Now, don’t get me wrong. I’m not referring to conceit, arrogance or the Venn Diagram that shows I’m at the center of the universe.

Because I’m not at the center of the universe.

I’m at the center of MY universe.

Writing is a solitary, lonely task. It’s also a huge ego boost. Positive reviews balloon that bloated sense of self ten-fold. Negative reviews cause shrinkage in the truest Seinfeldian sense. Writers live and die by everyone else’s perception of their work. I might think my writing is the cat’s meow, but to others, my words are cheap cat litter.

Hence, egoism.

I’ve blogged about it before. I seem to blog about it nearly every time I blog. Which makes for boring blogs, I guess. But this Unpublished Blog is about my stream of consciousness thoughts.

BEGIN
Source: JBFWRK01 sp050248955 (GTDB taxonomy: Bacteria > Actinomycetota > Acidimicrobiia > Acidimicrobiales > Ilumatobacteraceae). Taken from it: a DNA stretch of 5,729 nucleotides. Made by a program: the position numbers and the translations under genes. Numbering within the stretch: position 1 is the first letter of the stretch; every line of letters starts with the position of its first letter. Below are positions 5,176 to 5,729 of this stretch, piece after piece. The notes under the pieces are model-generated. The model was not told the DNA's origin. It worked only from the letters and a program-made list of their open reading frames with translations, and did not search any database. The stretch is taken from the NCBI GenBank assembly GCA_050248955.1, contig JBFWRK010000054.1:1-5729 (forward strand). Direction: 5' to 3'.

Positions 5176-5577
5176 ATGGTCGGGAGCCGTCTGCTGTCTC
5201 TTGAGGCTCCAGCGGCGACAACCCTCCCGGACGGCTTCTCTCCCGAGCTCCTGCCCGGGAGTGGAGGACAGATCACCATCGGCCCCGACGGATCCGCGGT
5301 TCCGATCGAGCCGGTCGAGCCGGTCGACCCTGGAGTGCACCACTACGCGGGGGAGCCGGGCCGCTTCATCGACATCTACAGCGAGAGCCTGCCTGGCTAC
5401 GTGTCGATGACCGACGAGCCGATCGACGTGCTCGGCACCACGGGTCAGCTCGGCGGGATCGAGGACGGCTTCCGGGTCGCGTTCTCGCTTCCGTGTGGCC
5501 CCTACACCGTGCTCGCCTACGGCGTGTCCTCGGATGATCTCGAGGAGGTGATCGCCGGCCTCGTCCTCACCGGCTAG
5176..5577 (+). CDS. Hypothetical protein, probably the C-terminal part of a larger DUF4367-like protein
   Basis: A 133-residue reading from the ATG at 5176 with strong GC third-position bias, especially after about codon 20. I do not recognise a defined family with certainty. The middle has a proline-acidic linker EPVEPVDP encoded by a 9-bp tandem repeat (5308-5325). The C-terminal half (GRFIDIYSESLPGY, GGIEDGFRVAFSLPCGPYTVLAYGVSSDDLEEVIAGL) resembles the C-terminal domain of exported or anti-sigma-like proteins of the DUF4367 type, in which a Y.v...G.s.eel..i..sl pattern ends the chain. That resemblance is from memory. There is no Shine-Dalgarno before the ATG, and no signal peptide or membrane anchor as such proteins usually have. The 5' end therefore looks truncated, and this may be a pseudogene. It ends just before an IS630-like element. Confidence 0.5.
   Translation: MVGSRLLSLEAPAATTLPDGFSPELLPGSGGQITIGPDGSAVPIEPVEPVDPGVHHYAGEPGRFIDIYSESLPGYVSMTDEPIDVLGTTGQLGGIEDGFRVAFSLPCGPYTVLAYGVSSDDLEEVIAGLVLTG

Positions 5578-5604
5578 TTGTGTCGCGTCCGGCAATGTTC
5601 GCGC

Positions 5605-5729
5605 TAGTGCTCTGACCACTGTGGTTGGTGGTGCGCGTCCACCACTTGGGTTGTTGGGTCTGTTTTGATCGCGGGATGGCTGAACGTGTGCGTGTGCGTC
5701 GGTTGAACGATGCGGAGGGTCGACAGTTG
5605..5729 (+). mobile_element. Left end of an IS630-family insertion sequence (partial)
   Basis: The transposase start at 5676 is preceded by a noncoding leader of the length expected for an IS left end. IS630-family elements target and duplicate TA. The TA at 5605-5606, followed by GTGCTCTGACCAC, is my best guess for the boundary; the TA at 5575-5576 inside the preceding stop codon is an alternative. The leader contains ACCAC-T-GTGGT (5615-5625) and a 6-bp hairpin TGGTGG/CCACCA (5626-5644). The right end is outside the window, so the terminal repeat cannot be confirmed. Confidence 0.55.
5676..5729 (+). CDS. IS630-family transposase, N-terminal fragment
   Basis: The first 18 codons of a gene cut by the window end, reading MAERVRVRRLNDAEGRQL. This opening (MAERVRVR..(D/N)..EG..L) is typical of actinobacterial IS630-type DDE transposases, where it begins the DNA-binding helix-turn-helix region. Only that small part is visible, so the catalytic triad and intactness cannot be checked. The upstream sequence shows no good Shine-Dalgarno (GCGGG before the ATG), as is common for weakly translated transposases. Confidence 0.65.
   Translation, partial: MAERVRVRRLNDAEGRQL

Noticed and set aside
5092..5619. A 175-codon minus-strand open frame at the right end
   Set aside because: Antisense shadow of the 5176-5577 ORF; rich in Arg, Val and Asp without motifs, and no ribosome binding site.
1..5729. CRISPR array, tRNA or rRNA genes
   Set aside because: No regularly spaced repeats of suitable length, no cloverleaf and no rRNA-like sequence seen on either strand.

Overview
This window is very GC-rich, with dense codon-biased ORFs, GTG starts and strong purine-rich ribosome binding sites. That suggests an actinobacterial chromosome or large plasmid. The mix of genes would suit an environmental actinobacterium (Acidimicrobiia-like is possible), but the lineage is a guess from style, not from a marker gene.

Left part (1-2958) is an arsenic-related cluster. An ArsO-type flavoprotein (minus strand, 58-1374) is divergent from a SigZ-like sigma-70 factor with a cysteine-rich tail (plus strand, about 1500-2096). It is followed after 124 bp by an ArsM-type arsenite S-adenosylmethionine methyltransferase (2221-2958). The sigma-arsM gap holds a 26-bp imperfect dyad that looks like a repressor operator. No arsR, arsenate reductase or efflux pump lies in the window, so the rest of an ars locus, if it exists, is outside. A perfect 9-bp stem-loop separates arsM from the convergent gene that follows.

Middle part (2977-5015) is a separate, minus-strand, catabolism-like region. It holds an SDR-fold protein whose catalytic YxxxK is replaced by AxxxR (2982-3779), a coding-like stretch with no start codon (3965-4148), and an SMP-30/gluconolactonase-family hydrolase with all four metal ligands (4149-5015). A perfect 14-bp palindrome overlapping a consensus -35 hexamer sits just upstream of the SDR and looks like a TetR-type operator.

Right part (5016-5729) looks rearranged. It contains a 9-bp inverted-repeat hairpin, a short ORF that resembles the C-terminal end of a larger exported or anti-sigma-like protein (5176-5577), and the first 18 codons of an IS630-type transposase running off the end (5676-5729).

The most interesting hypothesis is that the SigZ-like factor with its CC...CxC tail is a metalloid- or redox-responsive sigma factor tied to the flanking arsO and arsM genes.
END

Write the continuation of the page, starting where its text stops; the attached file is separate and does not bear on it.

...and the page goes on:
Again, MY universe.

And you’re along for my ride.

Each time someone buys one of my books, I get an electric thrill, firing up my synapses filling me with a charge that maybe, just maybe, this reader will be the one to recommend the book to hundreds of their friends, colleagues, co-workers, the barista at the nearest Starbucks, the dude working at the pizza place, the mail carrier, the priest, pastor, rabbi or porn star. It’s all about the ratings, baby!

Oh, I recognize it’s a fantasy, because, of course, that’s not how the real world works.

(But hope springs eternal)

So when I look back at 2018, I don’t see the culmination of two-and-a-half years of writing and editing.